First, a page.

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Heinz Kohler
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Statistics in the News: Chapter 3 Finding Existing Data: From Print to the Internet

Counting Birds at the Grass Roots

Have you ever asked yourself how scientists take a census of birds, butterflies, and other elusive creatures of nature? For many decades, they relied on little more than anecdotal evidence supplied by amateur naturalists whose notebooks happened to have recorded a strange abundance of hawks or salamanders at one place and time or a paucity of red headed woodpeckers and tiger swallowtail butterflies at another.

But recently some nature professionals have begun to turn these censuses into a "citizen science," making use of the personal computer and the Internet. Thus, John W. Fitzpatrick (Director of the Cornell Laboratory of Ornithology), Frank Gill (Director of Science at the National Audubon Society), and Jeffrey Glassberg (President of the North American Butterfly Association) have been instrumental in creating interactive online databases where anyone can enter relevant information and instantly see it displayed. Similar to the famous Audubon Christmas Bird Count (which has been with us for a century and has recorded the expansion of grackles and the decline of quail in North America), these new projects attempt to take censuses of elusive subjects.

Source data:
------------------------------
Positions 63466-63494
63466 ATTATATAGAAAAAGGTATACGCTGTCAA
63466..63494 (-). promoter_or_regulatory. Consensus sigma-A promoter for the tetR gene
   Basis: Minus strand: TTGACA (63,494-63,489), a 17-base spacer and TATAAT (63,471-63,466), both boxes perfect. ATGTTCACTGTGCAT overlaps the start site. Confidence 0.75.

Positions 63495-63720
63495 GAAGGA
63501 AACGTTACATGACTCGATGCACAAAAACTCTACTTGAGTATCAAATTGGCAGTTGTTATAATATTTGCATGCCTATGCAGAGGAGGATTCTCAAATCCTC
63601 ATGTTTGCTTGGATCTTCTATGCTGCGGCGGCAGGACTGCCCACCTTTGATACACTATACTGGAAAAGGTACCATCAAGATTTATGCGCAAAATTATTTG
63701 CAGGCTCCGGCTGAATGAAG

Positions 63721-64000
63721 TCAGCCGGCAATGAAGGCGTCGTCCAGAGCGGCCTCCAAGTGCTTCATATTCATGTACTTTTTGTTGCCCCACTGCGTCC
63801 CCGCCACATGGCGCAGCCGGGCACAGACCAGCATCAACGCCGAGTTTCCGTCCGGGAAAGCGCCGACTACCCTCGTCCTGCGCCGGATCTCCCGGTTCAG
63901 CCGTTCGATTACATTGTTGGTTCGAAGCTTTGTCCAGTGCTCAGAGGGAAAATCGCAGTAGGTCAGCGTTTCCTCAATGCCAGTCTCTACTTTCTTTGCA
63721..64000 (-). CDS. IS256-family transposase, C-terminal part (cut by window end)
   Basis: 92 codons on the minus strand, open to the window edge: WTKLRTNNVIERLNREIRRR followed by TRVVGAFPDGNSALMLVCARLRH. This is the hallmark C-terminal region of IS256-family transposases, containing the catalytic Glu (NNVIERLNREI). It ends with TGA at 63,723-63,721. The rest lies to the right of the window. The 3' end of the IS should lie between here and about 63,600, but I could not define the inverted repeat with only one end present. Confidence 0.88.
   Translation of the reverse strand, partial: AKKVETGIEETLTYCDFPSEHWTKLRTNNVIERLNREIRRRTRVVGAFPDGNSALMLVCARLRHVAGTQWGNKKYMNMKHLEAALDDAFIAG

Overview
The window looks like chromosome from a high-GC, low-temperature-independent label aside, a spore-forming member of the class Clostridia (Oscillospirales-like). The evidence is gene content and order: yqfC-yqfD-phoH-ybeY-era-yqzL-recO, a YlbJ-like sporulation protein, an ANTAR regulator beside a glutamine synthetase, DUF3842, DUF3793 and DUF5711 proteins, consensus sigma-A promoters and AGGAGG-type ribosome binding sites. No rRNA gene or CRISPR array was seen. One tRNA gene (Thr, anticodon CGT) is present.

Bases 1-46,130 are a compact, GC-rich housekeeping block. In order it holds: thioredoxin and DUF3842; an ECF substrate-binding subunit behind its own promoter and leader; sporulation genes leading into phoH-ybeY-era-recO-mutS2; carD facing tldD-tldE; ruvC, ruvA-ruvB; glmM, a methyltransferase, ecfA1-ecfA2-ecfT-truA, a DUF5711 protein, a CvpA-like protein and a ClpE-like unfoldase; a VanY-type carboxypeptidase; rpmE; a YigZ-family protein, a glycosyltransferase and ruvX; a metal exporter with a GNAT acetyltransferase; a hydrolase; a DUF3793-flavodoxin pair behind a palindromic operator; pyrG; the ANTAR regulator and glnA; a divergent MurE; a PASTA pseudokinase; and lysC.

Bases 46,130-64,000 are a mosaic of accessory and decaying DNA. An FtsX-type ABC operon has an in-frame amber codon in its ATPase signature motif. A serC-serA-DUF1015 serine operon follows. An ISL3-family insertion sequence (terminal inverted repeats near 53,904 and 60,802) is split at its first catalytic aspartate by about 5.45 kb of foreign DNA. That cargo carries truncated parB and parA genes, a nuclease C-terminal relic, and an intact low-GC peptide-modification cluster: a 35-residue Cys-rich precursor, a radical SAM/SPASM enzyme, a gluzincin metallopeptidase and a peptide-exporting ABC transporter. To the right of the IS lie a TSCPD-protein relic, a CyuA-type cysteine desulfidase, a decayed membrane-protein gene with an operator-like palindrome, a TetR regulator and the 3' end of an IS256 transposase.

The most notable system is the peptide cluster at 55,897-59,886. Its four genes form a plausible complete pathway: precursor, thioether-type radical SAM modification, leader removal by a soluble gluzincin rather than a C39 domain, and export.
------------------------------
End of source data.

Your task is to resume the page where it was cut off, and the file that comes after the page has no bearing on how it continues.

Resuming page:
There is Project Pigeon Watch, Project Feeder Watch, and, above all, the Great Backyard Bird Count that encourages everyone to keep an eye on neighborhoods and enter sightings on computers. To look at the results, visit http://www.birdsource.org (for birds) or http://www.naba.org (for butterflies) or explore some of the organizers' sites, as at http://www.audubon.org and http://www.birds.cornell.edu.

 

Source: Adapted from James Gorman, "Counting Birds at the Grass Roots," The New York Times, December 13, 2001, pp. F1 and 8.

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